Trapped Breast Milk: A story of misdiagnosis and eventual quality care.
“I had no idea that the lump in my breast was a problem,”
Tabitha says, shaking her head as if still surprised that a painless lump would prove to be so ominous. When she discovered the lump she didn’t give it much thought at first. This was mainly because what she knew about cancer made her believe it was a ‘far fetched issue affecting only wealthy people’. But when the tiny lump kept growing, she got concerned and went to a nearby clinic. The first diagnosis she received at the hospital was that it was breastmilk trapped in the duct. This was shocking to Tabitha because her last born child was then in high school in Form One.
“Breastmilk for a mother who has a child in Form One? ” She asked the medic bewildered. The medic explained to Tabitha that this happens many times and that she should take antibiotics to stop any infection.
When she went home and told her family, they laughed it off but still stood by the diagnosis, after all, doctors do not lie and if they say it is trapped breastmilk, the medicine will untrap it.
Sadly, the lump didn’t respond to medication and she returned to the clinic only to be told to massage the lump daily. When nothing changed, she decided to seek an alternative opinion and went to another hospital in Thika County. Unfortunately, this was the time when there was a nationwide Doctor’s strike and she could only get tests done in a private hospital. “That was the first time I heard the word biopsy and cancer. I never thought it would come to this after being told I had trapped breast milk.”
Tabith was diagnosed with stage 2 breast cancer in 2017 after tests confirmed the lump she had discovered in her breast was malignant.
“Now that we knew what it was, we quickly moved on from our misdiagnosis and decided to seek proper treatment. ”
Operations resumed at the Kenyatta National Hospital (KNH) and Tabitha was able to undergo a mastectomy which was covered by the National Hospital Insurance Fund (NHIF).
After healing from her surgery she began chemotherapy treatment but to her shock and horror, the wound swelled afresh. “The doctors said there were additional lumps that had not been successfully removed from the surgery. I was given more chemo to clear this.”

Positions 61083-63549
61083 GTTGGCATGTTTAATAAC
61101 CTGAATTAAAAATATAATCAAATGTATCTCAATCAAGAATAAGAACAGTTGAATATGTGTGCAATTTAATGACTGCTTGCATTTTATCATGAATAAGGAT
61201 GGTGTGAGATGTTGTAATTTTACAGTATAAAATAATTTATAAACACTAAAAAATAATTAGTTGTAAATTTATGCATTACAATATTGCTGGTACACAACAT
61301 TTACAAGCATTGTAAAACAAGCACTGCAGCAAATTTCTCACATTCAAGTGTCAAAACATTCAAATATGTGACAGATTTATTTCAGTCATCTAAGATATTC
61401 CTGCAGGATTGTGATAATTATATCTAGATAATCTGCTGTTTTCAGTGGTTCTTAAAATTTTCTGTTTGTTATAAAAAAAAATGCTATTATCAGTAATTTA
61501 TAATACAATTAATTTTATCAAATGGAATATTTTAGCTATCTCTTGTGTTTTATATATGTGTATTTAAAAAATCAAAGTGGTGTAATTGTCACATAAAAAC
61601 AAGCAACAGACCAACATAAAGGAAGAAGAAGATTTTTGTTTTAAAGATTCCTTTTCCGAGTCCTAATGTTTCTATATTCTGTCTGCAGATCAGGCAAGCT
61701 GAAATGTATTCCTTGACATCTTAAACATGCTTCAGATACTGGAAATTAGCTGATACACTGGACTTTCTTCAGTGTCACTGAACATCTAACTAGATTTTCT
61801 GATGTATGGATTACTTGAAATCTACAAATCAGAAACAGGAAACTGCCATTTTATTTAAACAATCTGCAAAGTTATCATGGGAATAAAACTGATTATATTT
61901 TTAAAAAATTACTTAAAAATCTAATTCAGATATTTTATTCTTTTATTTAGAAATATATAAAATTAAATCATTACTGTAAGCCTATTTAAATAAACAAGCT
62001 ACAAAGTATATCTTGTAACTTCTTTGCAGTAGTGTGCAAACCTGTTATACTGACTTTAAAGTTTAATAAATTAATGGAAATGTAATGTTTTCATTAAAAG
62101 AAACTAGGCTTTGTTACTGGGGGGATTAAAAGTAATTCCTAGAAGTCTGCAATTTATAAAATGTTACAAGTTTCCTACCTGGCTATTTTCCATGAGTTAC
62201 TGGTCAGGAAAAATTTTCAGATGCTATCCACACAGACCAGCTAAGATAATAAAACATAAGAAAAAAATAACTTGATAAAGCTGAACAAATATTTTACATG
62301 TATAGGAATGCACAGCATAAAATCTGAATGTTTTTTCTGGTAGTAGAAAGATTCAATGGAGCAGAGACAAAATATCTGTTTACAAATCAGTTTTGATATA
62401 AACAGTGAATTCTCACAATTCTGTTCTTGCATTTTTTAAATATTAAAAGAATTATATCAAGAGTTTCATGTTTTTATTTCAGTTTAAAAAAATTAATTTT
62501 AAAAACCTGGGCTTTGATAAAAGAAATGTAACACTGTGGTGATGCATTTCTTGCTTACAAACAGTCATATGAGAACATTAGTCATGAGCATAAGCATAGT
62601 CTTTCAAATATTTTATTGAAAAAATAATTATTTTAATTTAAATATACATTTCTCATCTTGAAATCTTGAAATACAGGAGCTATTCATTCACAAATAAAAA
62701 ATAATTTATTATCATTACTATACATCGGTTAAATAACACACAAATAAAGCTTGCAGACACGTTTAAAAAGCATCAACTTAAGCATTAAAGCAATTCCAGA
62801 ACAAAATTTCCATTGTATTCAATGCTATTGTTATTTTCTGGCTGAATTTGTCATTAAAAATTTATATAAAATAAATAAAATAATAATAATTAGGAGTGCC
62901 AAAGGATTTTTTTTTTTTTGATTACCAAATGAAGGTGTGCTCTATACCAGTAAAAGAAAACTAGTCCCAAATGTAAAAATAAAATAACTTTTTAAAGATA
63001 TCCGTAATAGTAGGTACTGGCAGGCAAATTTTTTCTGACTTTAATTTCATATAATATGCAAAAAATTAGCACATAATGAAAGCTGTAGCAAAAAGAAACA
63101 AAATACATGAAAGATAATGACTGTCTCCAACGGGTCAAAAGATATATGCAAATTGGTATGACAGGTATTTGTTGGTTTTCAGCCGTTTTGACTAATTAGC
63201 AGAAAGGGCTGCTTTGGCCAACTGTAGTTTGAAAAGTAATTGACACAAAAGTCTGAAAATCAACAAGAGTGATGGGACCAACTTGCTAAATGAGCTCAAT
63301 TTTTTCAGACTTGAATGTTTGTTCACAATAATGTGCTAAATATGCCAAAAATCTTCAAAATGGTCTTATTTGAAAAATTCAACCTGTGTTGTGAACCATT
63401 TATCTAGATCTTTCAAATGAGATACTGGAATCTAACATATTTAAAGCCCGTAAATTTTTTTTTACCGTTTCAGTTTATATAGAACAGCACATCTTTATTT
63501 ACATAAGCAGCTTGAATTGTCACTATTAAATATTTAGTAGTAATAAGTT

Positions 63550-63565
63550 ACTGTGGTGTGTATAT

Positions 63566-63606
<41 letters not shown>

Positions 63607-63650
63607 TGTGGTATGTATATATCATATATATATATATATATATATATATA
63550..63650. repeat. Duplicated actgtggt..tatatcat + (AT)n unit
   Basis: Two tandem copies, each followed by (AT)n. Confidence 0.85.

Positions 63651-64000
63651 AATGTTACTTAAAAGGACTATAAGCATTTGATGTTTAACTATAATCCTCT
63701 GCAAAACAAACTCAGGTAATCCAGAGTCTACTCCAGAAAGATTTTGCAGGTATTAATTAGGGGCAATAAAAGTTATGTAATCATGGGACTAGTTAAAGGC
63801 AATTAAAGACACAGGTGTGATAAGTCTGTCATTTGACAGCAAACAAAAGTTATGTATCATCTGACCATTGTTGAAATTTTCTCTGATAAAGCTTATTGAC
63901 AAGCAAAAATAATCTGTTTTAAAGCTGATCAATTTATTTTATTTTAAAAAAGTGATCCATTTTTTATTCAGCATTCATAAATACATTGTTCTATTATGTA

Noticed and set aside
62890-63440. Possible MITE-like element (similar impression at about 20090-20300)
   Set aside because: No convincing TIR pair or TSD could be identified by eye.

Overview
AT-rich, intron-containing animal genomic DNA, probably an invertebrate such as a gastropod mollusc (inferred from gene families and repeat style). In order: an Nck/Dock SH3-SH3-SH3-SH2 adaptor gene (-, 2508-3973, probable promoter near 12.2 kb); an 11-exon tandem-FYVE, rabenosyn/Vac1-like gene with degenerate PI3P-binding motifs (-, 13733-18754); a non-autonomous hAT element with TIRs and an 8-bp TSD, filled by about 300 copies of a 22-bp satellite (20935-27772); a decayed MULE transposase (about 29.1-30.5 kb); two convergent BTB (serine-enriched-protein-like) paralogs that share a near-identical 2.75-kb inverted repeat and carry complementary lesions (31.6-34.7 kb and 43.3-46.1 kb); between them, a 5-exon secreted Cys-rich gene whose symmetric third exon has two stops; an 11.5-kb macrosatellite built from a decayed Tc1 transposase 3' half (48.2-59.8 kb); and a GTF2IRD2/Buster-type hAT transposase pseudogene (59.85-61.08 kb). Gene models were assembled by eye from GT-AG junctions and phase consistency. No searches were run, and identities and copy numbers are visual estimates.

“NHIF was only covering 6 cycles of chemo, the additional ones we had to fundraise from friends and family members,” says Tabitha as she twiddles her thumbs. When she finished chemo, she was placed on the long waiting list at Kenyatta and given a date after three months. Her family did not want to wait, fearing the lumps would re-appear. That is when they were referred to HCG-CCK Cancer Center for radiotherapy.
Tabitha was overwhelmed at this point; she looked at the cost per session for the radiotherapy treatment, in addition to a PET scan examination, and knew that she was in all sorts of trouble.
“We could not afford my treatments any longer,” Tabitha says matter of factly. Her husband paints houses for a living. Sometimes, the paint jobs are not forthcoming. They had held a fundraiser for the initial treatments and could not imagine doing another one. They also had two children in secondary school. She contemplated her situation and decided she would forego her medical treatment.
Then one day her friend convinced Tabitha to leave the house and accompany her to a support group meeting. There, Tabitha met a lady called Bonnie who, after listening to her plight, insisted she continues with treatment and referred her to Faraja. While at Faraja, Tabitha took a step of faith and filled in the financial assistance application forms. “I then went home and got busy dying.”She laughs “I had already resigned myself to a negative response and had given up on life.” Two weeks later, Tabitha received some good news, Faraja would pay for her entire radiotherapy treatment at HCG-CCK cancer center.
“Let me tell you! I have seen God!” “Faraja imenisaidia. Mimi nashukuru Mungu sana. Afadhali kutoka ujue vile watu wanasema.”
Tabitha has become an advocate, telling anyone willing to listen, to stop wallowing in their homes. She believes that getting out of the house, talking to people and sharing your tribulations is a doorway to getting the help that one needs.
“I am a changed person. I get energized by talking and sharing with other people. If I had stayed in my house, I would not be alive today, talking with my husband and children.” Tabitha remarks that she never thought she would feel hope again, but that surrounded by kind and considerate people at the Faraja, she found it.
Tabitha urges others to seek out people who could be resigned to their homes because of illness. She says that many people die in hiding, not knowing that they could have been treated.
She has successfully finished her radiotherapy and regularly attends our monthly breast cancer support group. She also participates in the alternative therapies offered at Faraja, her favorite is reflexology.
Interviewed by Karimi Gatimi, Photography by David Kariuki (Kiki)